Law firms feel the heat from legal outsourcers
Not only do law firms have to compete with other law firms for legal work, LPOs are now a force to be reckoned with as demonstrated by VMware's work with QuisLex.
Outsourcers are giving law firms a run for their money as they are increasingly competing to supply legal services traditionally offered by law firms. With a new breed of legal operators running law departments, cost saving and efficiency is at the top of the wish list for corporates. Speaking before the GC Futures Summit next week, David Klein, a former BigLaw partner at New York law firms Shearman & Sterling and Paul Hastings, is poacher turned gamekeeper at QuisLex, a legal outsourcing company which sells many of the services also offered by law firms.
Speaking of the continuing pressure on legal departments to be efficient, Mr Klein commented that with legal departments increasingly being pressured to do more with less,one of the approaches corporates were taking was "to professionalise the management of the legal department by creating legal operations groups responsible for managing outside counsel, looking for efficiencies in the organisation, and determining how to incorporate technology into the legal group." He added that as part of the effort to make the legal department more efficient, "legal departments are also analysing their workloads, processes, and roles and responsibilities to determine whether certain types of work may be performed more efficiently by outsourced legal providers (LPOs). At the same time, legal outsourcing providers are performing increasingly complex work, such as compliance, M&A due diligence, and contract drafting and negotiation. This confluence of law departments seeking more efficiency and legal outsourcing providers offering more complex services has resulted in a strong incentive for companies to lessen their reliance on law firms by relying more on LPOs."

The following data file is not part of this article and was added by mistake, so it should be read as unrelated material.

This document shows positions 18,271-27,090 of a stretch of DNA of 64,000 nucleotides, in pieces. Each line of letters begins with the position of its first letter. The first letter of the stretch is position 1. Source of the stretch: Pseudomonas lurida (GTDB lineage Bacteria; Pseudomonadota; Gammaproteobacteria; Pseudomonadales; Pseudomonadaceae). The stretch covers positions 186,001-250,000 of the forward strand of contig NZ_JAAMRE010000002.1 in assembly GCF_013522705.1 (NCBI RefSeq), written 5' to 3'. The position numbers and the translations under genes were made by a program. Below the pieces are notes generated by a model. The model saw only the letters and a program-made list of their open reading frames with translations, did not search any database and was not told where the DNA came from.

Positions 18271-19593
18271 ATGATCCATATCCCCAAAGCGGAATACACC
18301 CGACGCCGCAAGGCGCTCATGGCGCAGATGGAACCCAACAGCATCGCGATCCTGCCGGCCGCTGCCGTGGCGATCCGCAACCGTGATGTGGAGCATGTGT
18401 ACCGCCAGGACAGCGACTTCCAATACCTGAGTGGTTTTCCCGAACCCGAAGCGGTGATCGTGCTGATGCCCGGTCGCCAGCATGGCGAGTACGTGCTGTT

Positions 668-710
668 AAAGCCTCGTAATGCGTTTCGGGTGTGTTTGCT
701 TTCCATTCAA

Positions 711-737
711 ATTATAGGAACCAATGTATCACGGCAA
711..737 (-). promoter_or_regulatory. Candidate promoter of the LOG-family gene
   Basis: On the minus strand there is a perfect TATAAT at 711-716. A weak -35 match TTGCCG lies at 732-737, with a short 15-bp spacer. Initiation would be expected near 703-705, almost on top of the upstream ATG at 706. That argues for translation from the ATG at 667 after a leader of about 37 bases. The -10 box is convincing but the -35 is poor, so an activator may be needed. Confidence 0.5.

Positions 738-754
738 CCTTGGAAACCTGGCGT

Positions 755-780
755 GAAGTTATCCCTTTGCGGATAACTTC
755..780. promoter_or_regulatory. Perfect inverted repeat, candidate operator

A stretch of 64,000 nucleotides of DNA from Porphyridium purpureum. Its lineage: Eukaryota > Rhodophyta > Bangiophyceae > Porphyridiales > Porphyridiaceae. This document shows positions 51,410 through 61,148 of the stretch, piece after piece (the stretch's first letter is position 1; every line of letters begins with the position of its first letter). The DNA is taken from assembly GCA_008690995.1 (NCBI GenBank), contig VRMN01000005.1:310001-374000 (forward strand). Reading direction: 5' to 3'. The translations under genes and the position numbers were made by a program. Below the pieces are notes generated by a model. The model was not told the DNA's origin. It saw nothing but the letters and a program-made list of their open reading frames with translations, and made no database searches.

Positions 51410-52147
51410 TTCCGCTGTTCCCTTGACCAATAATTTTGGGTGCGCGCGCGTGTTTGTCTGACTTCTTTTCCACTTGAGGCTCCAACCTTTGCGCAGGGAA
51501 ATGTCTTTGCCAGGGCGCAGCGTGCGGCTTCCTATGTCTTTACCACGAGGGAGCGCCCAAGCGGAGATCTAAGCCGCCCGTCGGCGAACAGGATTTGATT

One company which has benefited from using LPOs is virtualization and cloud infrastructure company VMware, where under the leadership of general counsel Dawn Smith, the company created a Worldwide Legal Operations Group headed by Deputy GC Aine Lyons to launch a three year transformational strategy. The result was savings of 18 per cent on legal costs as a percentage of revenue over the last four years. Trained in Lean Six Sigma, Ms Lyons brought a systems view to problem solving. One notable example was her re-engineering of the company’s entire contracting lifecycle, from automated playbooks to electronic signatures, which saw accelerated revenues through a 50 per cent reduction in cycle times. This was achieved by retooling the entire workflow through modularised templates (down 50 per cent), reduced escalations (down 74 per cent), and a managed-service relationship that has saved the company millions.
On the contracts front, a team led by Ms Lyons, the company sales team leader Morris Kremen and QuisLex, turned the company's 60 main templates for professional service contracts into a single template, cutting the number of deals handled by the legal department by 74 per cent. Routine deals which needed legal scrutiny were outsourced to QuisLex - saving more than $2 million in annual headcount costs. This allowed VMware's legal department to focus on complex customer deals which demanded a higher level of legal input. Ms Lyons and Mr Klein will join general counsel from BT, Lloyds Bank, Skype and Colt to discuss the fast-changing landscape for law department operations and give their views on the law department of the future and what law firms need to do to catch up at the GC Futures Summit on I November. For futher information, contact firstname.lastname@example.org.